On Monday, 13 March, we mark the 10th anniversary of Pope Francis’ elevation to the papacy. The first Latin-American pontiff in history, Jorge Mario Bergoglio impressed the world with his emphases on simplicity and poverty, on being a Church of the poor and for the poor, and on Christ’s call to the whole Church to live as missionary disciples. To celebrate this day, we’ve collected ten quotes, one from each year of his pontificate. Together they demonstrate the wide range of Pope Francis’ concerns and his vision for the Church.
How good it feels to come back to him whenever we are lost! Let me say this once more: God never tires of forgiving us; we are the ones who tire of seeking his mercy … Time and time again he bears us on his shoulders. No one can strip us of the dignity bestowed upon us by this boundless and unfailing love. With a tenderness which never disappoints, but is always capable of restoring our joy, he makes it possible for us to lift up our heads and to start anew. Let us not flee from the resurrection of Jesus, let us never give up, come what will. May nothing inspire more than his life, which impels us onwards! (EG §3)
In an age when we are constantly being enticed by vain and empty illusions of happiness, we risk settling for less and ‘thinking small’ when it comes to the meaning of life. Think big instead! Open your hearts! … Have the courage to swim against the tide. Have the courage to be truly happy! Say no to an ephemeral, superficial and throwaway culture, a culture that assumes that you are incapable of taking on responsibility and facing the great challenges of life!
At the end, we will find ourselves face to face with the infinite beauty of God, and be able to read with admiration and happiness the mystery of the universe, which with us will share in unending plenitude. Even now we are journeying towards the sabbath of eternity, the new Jerusalem, towards our common home in heaven. Jesus says: ‘I make all things new’ (Rev 21:5). Eternal life will be a shared experience of awe, in which each creature, resplendently transfigured, will take its rightful place and have something to give those poor men and women who will have been liberated once and for all. (LS §243)
We need to find the right language, arguments and forms of witness that can help us reach the hearts of young people, appealing to their capacity for generosity, commitment, love and even heroism, and in this way inviting them to take up the challenge of marriage with enthusiasm and courage. (AL §40)
Access to the media—thanks to technological progress—makes it possible for countless people to share news instantly and spread it widely. That news may be good or bad, true or false. The early Christians compared the human mind to a constantly grinding millstone; it is up to the miller to determine what it will grind: good wheat or worthless weeds. Our minds are always ‘grinding’, but it is up to us to choose what to feed them.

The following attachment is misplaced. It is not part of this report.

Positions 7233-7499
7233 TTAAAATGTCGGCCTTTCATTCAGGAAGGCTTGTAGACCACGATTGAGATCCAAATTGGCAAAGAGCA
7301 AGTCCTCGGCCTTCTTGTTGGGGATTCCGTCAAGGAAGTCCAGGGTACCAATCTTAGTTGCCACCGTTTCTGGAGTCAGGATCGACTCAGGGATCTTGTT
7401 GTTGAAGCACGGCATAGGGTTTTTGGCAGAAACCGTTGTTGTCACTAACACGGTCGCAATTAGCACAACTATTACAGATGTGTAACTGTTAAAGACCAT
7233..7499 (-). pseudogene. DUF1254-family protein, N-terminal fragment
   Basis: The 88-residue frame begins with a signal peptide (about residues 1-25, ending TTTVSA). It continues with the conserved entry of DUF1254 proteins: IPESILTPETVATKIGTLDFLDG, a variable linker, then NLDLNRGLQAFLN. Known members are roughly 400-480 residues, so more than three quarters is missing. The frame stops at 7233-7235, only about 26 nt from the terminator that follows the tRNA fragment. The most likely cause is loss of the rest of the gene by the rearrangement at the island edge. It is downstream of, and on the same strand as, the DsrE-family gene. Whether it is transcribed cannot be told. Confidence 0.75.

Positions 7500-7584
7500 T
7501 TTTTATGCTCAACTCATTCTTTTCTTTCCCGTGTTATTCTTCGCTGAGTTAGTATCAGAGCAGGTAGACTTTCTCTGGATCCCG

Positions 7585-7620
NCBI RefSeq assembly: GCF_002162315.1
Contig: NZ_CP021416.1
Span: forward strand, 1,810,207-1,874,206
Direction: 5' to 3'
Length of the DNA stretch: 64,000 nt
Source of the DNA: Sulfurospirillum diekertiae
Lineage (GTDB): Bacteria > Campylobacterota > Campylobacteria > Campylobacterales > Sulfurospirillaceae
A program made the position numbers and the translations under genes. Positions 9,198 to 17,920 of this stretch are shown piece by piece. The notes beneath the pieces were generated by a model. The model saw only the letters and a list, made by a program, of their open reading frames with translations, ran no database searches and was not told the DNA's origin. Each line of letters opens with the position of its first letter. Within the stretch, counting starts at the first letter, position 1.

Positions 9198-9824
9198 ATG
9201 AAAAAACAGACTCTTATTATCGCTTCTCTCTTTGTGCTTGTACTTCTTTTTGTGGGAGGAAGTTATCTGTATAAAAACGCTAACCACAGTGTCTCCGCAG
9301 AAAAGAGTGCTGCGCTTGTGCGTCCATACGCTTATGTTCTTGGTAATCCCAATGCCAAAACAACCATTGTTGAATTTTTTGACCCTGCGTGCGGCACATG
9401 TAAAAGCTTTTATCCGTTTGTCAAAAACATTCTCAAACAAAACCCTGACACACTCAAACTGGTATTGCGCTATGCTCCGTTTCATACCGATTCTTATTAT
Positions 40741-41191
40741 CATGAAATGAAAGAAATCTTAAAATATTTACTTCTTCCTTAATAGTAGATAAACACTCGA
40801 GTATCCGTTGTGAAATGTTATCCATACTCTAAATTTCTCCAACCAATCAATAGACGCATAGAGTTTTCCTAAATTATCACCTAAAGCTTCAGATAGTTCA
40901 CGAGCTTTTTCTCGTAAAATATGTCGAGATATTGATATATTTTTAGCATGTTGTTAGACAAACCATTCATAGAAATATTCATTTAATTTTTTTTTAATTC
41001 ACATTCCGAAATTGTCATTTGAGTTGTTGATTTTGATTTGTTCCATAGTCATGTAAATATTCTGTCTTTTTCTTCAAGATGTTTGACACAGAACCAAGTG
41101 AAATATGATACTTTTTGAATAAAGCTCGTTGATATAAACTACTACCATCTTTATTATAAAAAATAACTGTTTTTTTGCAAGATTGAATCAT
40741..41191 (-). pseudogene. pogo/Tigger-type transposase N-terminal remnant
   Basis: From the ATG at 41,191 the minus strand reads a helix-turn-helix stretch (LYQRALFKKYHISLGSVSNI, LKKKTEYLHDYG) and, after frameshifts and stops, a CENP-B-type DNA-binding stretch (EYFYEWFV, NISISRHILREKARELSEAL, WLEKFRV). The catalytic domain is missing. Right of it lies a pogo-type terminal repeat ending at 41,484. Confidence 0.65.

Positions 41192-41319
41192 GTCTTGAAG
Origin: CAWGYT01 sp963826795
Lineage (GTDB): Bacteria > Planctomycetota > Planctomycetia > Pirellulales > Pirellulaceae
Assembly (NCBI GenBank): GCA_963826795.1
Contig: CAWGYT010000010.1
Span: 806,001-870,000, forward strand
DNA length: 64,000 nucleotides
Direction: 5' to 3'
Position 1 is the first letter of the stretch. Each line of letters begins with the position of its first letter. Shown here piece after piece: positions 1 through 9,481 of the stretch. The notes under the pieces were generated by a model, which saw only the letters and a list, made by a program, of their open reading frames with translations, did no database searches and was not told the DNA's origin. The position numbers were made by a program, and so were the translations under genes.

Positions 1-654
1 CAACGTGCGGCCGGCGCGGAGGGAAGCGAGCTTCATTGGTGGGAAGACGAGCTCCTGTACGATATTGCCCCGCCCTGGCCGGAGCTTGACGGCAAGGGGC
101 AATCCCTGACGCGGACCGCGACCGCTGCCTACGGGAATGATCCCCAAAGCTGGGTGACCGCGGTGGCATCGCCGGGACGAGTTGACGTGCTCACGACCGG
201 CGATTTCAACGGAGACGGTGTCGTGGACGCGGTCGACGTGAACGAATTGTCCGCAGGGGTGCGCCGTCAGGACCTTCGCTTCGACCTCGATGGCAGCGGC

We Christians believe and know that Christ’s resurrection is the true hope of the world, the hope that does not disappoint. It is the power of the grain of wheat, the power of that love which humbles itself and gives itself to the very end, and thus truly renews the world.
Keep your eyes fixed on the outstretched arms of Christ crucified, let yourself be saved over and over again. And when you go to confess your sins, believe firmly in his mercy which frees you of your guilt. Contemplate his blood poured out with such great love, and let yourself be cleansed by it. In this way, you can be reborn ever anew. (CV §123)
In the face of so much pain and suffering, our only course is to imitate the Good Samaritan … The parable clearly does not indulge in abstract moralising, nor is its message merely social and ethical. It speaks to us of an essential and often forgotten aspect of our common humanity: we were created for a fulfilment that can only be found in love. We cannot be indifferent to suffering; we cannot allow anyone to go through life as an outcast. Instead, we should feel indignant, challenged to emerge from our comfortable isolation and to be changed by our contact with human suffering. That is the meaning of dignity. (FT §67-8)
In Matthew’s Gospel, Jesus tells the Apostles, ‘Go therefore and make disciples of all nations, baptizing them in the name of the Father and of the Son and of the Holy Spirit, teaching them to observe all that I have commanded you‘ (28:19-20). These words are also addressed to us today. They help us better understand that our vocation is to preserve our roots, to pass on the faith to the young, and to care for the little ones. Think about it: what is our vocation today, at our age? To preserve our roots, to pass on the faith to the young and to care for the little ones. Never forget this.
It is very beautiful to think of our life with the Lord as a relationship with a friend that grows day by day. Friendship with God. Have you ever thought about this? This is the way! Let us think about God who loves us and wants us as friends. Friendship with God is able to change the heart. Piety is one of the great gifts of the Holy Spirit, which makes us capable of recognising God’s fatherhood. We have a tender Father, an affectionate Father, a Father who loves us, who has always loved us. When we experience this, our hearts melt and doubts, fears, feelings of unworthiness dissolve. Nothing can hinder this love that comes from the encounter with the Lord.
Melbourne Catholic29 February 2024
Melbourne Catholic28 February 2024